This inversion is weird and I haven't seen or used it before.
It is a little weird, even for me. I was perfectly content to let your dismissal of (C) stand and to talk about other things instead; but then Novice forced the issue, and I cannot in good grammatical conscience say that (C) is incorrect. Weird though it is, I do find it grammatical.
I find both points confirmed in the literature on this highly idiomatic but extremely complicated construction, which is totally unfit for novices. It is generally acknowledged among linguists who have examined this construction that subject-auxiliary inversion is marginally acceptable in the second clause. See example (50) of this:
You may never have heard of them, but, among syntacticians and semanticists, Culicover and Jackendoff are two of the greats. Note that their point only applies to subject-auxiliary inversion in the second clause of the correlative comparative construction. This is part of the evidence for that clause's being the main clause.
"Be" has the status of an auxiliary verb, even when it is the main verb of a sentence or clause (i.e., even when it is a pure copula), as evidenced by the fact that we use it in question formation ("Natural disasters are frequent" <--> "Are natural disasters frequent?"). If we change from "are" to "occur," inversion won't work at all:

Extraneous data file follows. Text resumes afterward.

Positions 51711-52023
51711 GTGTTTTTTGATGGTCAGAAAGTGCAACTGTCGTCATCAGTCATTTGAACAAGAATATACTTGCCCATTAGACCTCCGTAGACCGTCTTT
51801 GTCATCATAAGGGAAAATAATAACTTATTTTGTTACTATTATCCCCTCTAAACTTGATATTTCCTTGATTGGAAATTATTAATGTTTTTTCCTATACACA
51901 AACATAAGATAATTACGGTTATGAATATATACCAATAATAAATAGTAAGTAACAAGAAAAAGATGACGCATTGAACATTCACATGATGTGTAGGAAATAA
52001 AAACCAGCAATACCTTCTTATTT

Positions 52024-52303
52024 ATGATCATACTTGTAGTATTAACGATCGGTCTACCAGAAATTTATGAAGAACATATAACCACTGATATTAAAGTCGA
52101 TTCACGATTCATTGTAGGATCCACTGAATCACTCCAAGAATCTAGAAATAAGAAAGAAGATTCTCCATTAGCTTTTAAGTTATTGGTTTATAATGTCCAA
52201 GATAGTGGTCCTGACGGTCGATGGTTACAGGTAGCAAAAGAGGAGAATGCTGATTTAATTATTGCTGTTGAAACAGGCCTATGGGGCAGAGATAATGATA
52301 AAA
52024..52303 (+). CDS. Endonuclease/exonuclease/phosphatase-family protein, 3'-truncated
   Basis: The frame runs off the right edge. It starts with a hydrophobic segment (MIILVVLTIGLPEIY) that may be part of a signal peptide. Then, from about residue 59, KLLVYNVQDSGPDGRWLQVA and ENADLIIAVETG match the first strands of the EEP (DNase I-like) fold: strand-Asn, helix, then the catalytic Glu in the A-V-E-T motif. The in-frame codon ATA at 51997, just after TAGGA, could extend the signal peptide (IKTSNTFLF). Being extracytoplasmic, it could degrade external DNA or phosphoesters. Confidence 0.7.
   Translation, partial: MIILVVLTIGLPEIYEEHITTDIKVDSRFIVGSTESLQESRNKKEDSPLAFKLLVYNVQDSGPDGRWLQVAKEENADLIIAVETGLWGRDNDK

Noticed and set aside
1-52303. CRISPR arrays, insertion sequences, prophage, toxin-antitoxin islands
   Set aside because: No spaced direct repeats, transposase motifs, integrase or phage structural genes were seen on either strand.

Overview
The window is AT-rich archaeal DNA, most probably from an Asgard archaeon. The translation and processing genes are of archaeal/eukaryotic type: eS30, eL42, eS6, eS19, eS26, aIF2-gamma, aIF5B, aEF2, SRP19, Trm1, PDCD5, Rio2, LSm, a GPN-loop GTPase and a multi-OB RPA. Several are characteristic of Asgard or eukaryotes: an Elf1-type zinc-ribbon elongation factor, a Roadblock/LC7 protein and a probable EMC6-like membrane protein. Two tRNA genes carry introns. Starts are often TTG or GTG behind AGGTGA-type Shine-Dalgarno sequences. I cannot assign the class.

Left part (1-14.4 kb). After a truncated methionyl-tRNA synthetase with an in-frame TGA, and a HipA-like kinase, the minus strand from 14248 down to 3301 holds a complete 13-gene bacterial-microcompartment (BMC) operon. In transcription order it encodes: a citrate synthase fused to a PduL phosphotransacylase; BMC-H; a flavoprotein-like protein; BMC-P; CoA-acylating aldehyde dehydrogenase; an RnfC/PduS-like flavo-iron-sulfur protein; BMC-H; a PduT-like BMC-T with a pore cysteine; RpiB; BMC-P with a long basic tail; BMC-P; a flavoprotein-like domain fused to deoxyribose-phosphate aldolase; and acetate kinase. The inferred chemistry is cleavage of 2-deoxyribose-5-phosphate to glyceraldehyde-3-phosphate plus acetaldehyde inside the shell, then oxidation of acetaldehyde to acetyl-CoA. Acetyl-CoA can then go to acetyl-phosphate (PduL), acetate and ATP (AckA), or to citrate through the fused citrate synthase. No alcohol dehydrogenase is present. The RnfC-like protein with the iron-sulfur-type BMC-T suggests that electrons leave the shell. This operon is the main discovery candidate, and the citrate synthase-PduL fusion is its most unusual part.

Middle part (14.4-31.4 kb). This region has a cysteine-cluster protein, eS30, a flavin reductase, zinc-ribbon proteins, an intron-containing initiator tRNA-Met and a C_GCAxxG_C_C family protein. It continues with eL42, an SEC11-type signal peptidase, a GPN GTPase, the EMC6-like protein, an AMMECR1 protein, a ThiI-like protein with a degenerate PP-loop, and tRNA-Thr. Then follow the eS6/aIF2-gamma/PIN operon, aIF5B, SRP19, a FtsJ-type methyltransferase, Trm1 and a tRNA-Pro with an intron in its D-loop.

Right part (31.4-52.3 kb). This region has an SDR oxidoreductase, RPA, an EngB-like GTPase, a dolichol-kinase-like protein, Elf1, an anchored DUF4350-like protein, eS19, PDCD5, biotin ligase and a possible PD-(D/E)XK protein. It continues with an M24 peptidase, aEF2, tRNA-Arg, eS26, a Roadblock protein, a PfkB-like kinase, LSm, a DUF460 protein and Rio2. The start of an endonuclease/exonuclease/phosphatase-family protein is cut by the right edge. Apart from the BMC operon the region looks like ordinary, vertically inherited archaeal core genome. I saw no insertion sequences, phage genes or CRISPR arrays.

*The more forest destruction there is, the more occur natural disasters.
However, if we keep "occur" as the main verb but add one or more auxiliaries, subject-auxiliary inversion will once again be acceptable, at least marginally.
The more forest destruction there is, the more do natural disasters occur.
The more forest destruction there is, the more will natural disasters occur.
The exam maker knows that 'D' is totally grammatical and acceptable, so why would a student think of 'C' although they have never been taught to use such inversion with this structure?
My advice to the exam makers would not be that they start teaching nonnative speakers to use marginally acceptable inversion in this construction, but rather that they correct the choices by using a verb other than "be," like "occur" or "happen." Their test question is currently flawed anyway; the first part is totally ungrammatical. ♣